Finding oil and gas in the North Sea meant energy policy was less complicated, the country was a net exporter of energy for two decades. It resulted in a dash for gas, the cheapest route and a very flexible option to deliver the energy needs of the country. But when the oil and gas fields started to run dry the government needed to do more on energy security. For example, the Rough gas storage facility was closed in 2017, the government defended its decision not to keep it open against strong pressure from the utility companies. Rough was one of nine storage facilities but accounted for an outsized 70% of total storage. When the UK gas fields now run a surplus, it is exported to the Netherlands. This year the tightness in domestic production was compounded by maintenance on the Forties Pipeline System Keep in mind gas accounts for c. 40% of overall energy needs.


Meanwhile, as the Prime Minster and Business Secretary speak about the need for nuclear power to balance renewables, it is a sector that has been neglected for many decades. Whereas in France over 70% of electricity is generated by nuclear power, in the UK it is 17%. When Hinkley Point C opens in 2026 it will be more than 30 years since the last power plant opened, Sizewell B in 1995. Meanwhile, the existing fleet is beset with problems. Nuclear generation fell 14% in 2019 and a further 10% in 2020 due to outages. The problems have persisted into 2021 with the announcement in June that due to continued problems Dungeness B power plant will be closed. In fact, the remaining fleet of seven nuclear plants are due to all close by 2030. With long lead times in planning and construction and low public support for nuclear, it is a big challenge for the government to deliver on their ambition.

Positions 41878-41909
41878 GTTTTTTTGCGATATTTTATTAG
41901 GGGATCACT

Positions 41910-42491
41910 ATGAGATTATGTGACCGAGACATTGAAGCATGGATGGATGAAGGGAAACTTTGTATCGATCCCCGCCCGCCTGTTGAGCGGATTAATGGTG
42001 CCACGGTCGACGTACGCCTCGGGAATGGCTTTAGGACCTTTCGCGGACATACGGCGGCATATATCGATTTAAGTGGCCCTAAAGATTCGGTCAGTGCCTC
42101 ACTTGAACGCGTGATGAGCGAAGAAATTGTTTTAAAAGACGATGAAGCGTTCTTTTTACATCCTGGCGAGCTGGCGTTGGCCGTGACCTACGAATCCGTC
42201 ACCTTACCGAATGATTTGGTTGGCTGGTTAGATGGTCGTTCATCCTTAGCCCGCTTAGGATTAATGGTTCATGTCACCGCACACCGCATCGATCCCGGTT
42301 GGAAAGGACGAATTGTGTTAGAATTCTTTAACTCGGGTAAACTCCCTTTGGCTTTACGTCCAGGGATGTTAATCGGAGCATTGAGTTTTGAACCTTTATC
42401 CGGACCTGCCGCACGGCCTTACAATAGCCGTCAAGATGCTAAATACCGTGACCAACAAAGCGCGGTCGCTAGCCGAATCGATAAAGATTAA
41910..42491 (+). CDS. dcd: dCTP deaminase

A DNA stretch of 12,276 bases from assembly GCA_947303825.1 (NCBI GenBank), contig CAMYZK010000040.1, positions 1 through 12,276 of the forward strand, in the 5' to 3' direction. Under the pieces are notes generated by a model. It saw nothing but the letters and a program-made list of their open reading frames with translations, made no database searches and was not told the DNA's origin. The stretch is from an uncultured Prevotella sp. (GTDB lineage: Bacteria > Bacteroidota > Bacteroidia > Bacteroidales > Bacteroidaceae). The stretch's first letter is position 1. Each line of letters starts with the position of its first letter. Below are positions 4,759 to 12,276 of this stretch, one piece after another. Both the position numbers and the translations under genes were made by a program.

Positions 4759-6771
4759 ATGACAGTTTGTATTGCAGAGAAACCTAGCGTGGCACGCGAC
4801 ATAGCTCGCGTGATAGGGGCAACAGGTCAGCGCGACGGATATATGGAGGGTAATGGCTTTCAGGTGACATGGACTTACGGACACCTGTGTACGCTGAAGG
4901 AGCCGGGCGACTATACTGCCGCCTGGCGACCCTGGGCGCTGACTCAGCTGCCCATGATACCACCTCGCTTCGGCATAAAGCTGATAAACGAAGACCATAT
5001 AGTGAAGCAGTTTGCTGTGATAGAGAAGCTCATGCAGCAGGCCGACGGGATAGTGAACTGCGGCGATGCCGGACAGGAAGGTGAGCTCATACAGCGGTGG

Politically, the focus has been on ensuring low energy bills for the consumers (price caps) and competition in distribution (breaking the dominance of the big 6 suppliers). Resilience was also missing in this policy as demonstrated by the failure of many new entrants during the current gas price spike.


Portfolio impact


The oil and gas companies are obvious beneficiaries of the price increase. The additional cash flows should support the energy transition, strengthening balance sheets and allowing for more capital expenditure in transitioning businesses. The crisis also illustrates that the transition must be carefully managed, securing energy supply as we move away from fossil fuels.


Another beneficiary may be Centrica. For long suffering shareholders in the stock, it might finally turn the corner. Consolidation of suppliers, regulatory relief reflecting the failure of current policy, more valuable upstream assets and more support for nuclear gives it relief and a brighter future. The 30%+ share price rise from summer lows potentially signals other investors think likewise. 


The information shown above is for illustrative purposes only and is not intended to be, and should not be interpreted as, recommendations or advice.


No investment strategy or risk management technique can guarantee returns or eliminate risks in any market environment.


Past performance is not a guide to the future. The price of investments and the income from them may fall as well as rise and investors may not get back the full amount invested.

Unless otherwise stated, all opinions within this document are those of the RWC UK Value & Income team, as at 13th October 2021.